Marlborough Express - The Saturday Express, Marlborough - - YOUR LOCAL NEWS -

is the re­sponse plants make in re­sponse to phys­i­cal stim­uli.

Plants ex­posed to wind and rain are stur­dier than those cod­dled in­side away from drafts. Stroking your seedlings will repli­cate the ef­fect of a windy day and pro­duce the same ef­fect. Pre­par­ing seedlings for the harsh re­al­ity of life out­doors is called hard­en­ing-off.

Spring weather is very change­able – balmy and still one day and freez­ing rain and wind the next. Seedlings need to be tough enough to cope so their growth isn’t halted.

Shift pun­nets to a shel­tered spot out­side so the plants are ex­posed to sun­light and air move­ment. Start with just a few hours each day, then pop them back un­der cover.

Grad­u­ally in­crease the daily ex­po­sure un­til they’re ready for trans­plant­ing. Keep in­side if there’s an espe­cially cold or stormy pe­riod.

Even af­ter hard­en­ing-off, newly planted seedlings still need pro­tec­tion – per­haps a cloche in stormy weather or shade in par­tic­u­larly hot or windy con­di­tions.

Be just as care­ful with seedlings from the gar­den cen­tre too. They’ve been grown in per­fect nurs­ery con­di­tions and may not be ready to fend for them­selves. grow­ing strongly with sev­eral sets of new leaves it’s time to trans­fer them to in­di­vid­ual con­tain­ers. Lift and sep­a­rate the cut­tings and plant into a clean pot with fresh pot­ting mix.

I find a stan­dard plas­tic plant la­bel is just the right size for trans­plant­ing which is handy be­cause it’s ideal to la­bel the pots as you go. It’s very ex­cit­ing when cut­tings throw out long stems and rush into bloom.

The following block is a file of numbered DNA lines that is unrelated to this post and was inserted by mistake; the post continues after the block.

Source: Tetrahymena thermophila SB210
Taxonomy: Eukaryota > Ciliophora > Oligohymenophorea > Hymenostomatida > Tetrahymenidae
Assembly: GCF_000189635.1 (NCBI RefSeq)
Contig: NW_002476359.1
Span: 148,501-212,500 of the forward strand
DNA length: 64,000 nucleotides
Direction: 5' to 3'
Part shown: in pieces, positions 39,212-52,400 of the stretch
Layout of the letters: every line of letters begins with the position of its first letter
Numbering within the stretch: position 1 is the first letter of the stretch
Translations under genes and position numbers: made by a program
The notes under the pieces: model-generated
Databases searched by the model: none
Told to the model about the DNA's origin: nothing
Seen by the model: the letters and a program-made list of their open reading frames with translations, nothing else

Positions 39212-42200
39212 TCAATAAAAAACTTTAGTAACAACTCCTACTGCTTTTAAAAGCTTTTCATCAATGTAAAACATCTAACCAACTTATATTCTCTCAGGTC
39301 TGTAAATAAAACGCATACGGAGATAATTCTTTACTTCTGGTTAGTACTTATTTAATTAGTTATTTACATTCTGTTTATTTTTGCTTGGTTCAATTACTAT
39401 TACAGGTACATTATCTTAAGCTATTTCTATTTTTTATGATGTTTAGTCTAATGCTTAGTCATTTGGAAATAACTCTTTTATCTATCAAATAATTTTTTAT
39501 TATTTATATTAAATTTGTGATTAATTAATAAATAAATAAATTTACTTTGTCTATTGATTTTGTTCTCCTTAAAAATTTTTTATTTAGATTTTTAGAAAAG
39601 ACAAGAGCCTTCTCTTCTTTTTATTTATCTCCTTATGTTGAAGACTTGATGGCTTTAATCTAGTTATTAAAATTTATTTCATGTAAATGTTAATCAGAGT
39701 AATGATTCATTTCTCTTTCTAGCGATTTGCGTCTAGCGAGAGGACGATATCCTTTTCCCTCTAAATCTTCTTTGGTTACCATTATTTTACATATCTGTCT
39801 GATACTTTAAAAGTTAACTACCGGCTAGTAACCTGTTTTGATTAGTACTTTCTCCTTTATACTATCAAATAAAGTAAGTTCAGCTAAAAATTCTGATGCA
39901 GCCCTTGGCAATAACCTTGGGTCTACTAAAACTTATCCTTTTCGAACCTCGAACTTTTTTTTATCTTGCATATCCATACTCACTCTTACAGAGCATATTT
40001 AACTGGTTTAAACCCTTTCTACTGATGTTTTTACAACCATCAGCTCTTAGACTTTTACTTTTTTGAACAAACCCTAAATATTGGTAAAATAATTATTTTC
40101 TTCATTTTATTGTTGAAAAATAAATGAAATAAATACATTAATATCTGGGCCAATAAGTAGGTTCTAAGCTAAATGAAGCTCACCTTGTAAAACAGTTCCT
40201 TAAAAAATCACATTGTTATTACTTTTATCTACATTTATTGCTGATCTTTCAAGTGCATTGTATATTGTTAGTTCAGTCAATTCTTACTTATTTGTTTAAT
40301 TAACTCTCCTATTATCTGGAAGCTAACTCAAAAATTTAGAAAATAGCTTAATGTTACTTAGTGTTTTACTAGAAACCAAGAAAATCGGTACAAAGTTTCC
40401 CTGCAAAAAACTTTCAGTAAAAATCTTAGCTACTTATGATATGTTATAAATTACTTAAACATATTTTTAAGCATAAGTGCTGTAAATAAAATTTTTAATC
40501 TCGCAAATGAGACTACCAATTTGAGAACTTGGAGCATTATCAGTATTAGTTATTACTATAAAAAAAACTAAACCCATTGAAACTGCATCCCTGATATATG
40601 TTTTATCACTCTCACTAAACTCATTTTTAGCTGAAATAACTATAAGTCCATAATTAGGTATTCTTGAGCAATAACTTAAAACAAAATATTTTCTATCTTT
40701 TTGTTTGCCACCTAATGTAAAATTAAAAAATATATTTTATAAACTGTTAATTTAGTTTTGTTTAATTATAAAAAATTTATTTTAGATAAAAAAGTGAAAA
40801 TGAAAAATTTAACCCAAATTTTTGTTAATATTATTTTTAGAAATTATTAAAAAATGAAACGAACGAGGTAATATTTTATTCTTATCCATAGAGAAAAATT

But harden your heart and nip them back hard. Cut stems at a node so two new stems will grow and the plant will grow sturdy and com­pact. Nip off the first flow­ers too. You want the plant’s en­ergy and re­sources to go to­wards a strong root sys­tem and bushy struc­ture rather than flower and seed pro­duc­tion.

You’ll no­tice that la­bels are ab­sent in the pic­ture above. I la­belled only one of each type of two salvias and three pelargo­ni­ums in­tend­ing to keep each sort sep­a­rate. Silly me!

The move from win­dowsill to out­doors mixed them up. I let them flower to sort them out but they’ve had the chop now. The gar­den trail sea­son is here again. For plan­ta­holics the only thing bet­ter than pot­ter­ing in your own patch is ap­pre­ci­at­ing the ef­forts of the gen­er­ous gar­den­ers who open their gar­dens to vis­i­tors.

Among in­spir­ing vis­tas, in bur­geon­ing beds you are bound to see an un­known plant that you des­per­ately want to iden­tify.

Now, as I’m sure you know, the car­di­nal sin for gar­den vis­i­tors is to pick that un­known bloom to take to the gar­den owner to ask the name. It’s rec­om­mended that you take the gar­dener to the plant in­stead.

But of­ten the gar­dener is not to be found or busy with other guests. The so­lu­tion could be found in your pocket or hand­bag.

Whip out your phone and use a plant iden­ti­fi­ca­tion app like Plan­tS­nap or Pic­tureThis. They work by match­ing your photo to a data­base so you’ll get best re­sults with a good-qual­ity im­age. Take a close-up with a flower or leaf in the cen­tre of the frame. It needs to be clear and in fo­cus. Avoid hav­ing sev­eral dif­fer­ent plants in the same pic­ture.

You’ll be of­fered sev­eral choices, with the most likely iden­ti­fi­ca­tion first. There are links to more in­for­ma­tion about the plants and you can save a col­lec­tion of IDs for ref­er­ence.

The apps are not in­fal­li­ble and you do need to use your judge­ment about the ac­cu­racy of the plant names.

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